Multi-institutional consortium will provide improved personalized treatments for patients with melanoma and leukemia across Québec
The multi-institutional Montreal Cancer Consortium (MCC) will bring together researchers and clinicians from the McGill University Faculty of Medicine’s Goodman Cancer Research Centre (GCRC), the McGill University Health Centre (MUHC) and its Research Institute, the Jewish General Hospital (JGH), the Centre Hospitalier de l’Universite de Montréal (CHUM), Centre de Recherche Hôpital Maisonneuve-Rosemont, Institute for Research in Immunology and Cancer (IRIC) and Génome Québec Innovation Centre.
For the Terry Fox Research Institute, the launch of this consortium marks another step forward in accelerating precision medicine for all Canadians. This is the second pilot project the Institute has created as part of its strategy for a pan-Canadian network of linked cancer centres.
The Montreal pilot project members will further develop immunotherapy, a new cancer treatment strategy that enhances an individual’s immune system to fight cancer and which has recently shown impressive results for some patients.
Stan Czebruk is one such patient whose life changed through Immunotherapy.
“It was in 2009. I was hiking in Scotland, when my wife called me and announced that I had cancer. It was a melanoma on my left ear that spread later to my lungs and brain,” explains the 60 year-old Montrealer, who is treated at the McGill University Health Centre. After two craniotomies and a battery of treatments, he is now in remission and will undergo his last immunotherapy treatment at the beginning of August.
The Montreal Cancer Consortium will focus on immunotherapy treatments for melanoma and acute leukemia initially and use the knowledge and resources gained to expand into other tumour areas.
“It has been a long journey, but I have a lot of faith in the health care system and great hope that more research will be done and more treatments will be found,” says Mr. Czebruk, who graduated from Concordia University with a Bachelor of Commerce in the Eighties and has since decided to return to his first passion by beginning a double major in Geography at his former university in September.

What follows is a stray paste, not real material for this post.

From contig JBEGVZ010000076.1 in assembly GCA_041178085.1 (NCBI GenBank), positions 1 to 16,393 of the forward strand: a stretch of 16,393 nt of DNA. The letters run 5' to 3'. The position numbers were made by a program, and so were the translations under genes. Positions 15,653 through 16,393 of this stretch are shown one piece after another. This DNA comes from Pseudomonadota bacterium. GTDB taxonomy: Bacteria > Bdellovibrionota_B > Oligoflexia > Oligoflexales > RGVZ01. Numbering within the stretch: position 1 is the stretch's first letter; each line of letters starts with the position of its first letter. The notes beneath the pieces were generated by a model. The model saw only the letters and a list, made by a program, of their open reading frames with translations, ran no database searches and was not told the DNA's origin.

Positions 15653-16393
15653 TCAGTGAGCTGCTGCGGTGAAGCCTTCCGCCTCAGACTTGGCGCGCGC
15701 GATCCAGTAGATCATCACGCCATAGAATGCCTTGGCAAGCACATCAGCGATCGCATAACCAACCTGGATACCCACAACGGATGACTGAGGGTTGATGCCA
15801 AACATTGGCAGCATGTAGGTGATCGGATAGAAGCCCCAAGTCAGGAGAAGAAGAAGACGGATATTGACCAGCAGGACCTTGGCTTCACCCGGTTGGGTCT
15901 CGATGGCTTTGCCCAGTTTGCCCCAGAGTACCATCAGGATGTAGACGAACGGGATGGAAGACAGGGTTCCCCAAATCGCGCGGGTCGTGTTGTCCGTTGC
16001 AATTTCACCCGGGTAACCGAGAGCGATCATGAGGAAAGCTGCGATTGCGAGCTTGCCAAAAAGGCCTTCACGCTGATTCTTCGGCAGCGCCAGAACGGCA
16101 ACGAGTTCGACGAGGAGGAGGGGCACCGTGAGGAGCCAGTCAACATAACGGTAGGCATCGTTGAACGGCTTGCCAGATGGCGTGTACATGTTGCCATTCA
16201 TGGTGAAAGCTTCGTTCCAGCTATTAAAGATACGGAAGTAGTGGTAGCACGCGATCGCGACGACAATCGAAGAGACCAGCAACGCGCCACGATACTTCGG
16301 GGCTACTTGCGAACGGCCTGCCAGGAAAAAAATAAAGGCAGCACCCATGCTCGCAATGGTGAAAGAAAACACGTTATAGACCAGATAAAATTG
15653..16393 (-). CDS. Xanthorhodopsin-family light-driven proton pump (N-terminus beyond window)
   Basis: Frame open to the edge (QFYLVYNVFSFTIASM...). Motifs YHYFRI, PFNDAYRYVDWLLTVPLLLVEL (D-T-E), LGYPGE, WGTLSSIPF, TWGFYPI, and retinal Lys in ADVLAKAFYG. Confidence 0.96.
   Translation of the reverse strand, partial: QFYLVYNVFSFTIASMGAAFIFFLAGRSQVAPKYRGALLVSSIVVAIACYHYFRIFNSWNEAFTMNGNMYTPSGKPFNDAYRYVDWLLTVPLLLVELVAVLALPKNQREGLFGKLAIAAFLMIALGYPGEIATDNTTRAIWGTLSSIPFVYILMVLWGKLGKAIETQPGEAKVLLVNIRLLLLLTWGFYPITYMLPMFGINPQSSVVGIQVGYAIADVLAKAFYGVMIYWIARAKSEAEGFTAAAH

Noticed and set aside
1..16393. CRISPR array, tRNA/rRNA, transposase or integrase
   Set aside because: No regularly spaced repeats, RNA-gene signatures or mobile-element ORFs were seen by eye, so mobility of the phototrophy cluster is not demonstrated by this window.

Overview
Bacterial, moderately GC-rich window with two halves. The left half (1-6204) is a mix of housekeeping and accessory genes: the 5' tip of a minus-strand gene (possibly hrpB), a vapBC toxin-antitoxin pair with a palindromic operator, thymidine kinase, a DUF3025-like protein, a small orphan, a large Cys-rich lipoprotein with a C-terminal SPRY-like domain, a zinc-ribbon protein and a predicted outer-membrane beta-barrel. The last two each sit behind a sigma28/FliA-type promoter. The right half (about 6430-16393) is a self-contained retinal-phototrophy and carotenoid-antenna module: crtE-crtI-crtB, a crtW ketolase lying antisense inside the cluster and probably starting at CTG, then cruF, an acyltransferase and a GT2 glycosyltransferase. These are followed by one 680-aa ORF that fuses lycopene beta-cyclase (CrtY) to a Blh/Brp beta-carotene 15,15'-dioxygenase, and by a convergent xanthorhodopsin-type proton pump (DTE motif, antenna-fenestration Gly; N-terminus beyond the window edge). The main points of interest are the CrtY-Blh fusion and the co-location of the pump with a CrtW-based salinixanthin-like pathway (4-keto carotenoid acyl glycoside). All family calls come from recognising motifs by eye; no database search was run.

“A lot of progress has been made in melanoma research in Quebec; there is now an urgent need to develop a network to recruit patients and offer them new therapeutic options within a centre of expertise. This is the aim of this consortium bringing together experts to stimulate cancer research and care,” says MCC co-investigator Dr. Catalin Mihalcioiu, who is a medical oncologist at the MUHC, a scientist from the Cancer Research Program at the RI-MUHC and an assistant professor of Medicine at McGill University.
“Melanoma is a kind of cancer that can be easily neglected especially in the elderly or among young people who do not pay attention to their health,” adds Dr. Mihalcioiu, who has been treating Mr. Czebruk since 2013.
Working together, the MCC researchers will also aim to better understand how various aspects of the immune system relate to acute leukemia and why therapy works for some patients but not others. They hope to identify new biomarkers and novel targets that will respond to immunotherapy treatments.
“In total, the Montreal Cancer Consortium will harness the data power of more than 18,000 patients annually and more than 50 ongoing precision medicine and immunotherapy clinical trials, with the goal of developing one of the most patient-centric oncology innovation poles in Canada,” says Dr. Ian Watson, Canada Research Chair in Functional Genomics of Melanoma and assistant professor, Department of Biochemistry at McGil, member of the Goodman Cancer Research Centre, and co-principal investigator for the MCC project.
The MCC will receive $6.5 million over the next two years from several organizations supporting the initiative. As the project catalyst, TFRI is providing $2 million and Oncopole, Genome Québec, Goodman Cancer Research Centre and Institut du Cancer de Montréal are among several other co-funders.
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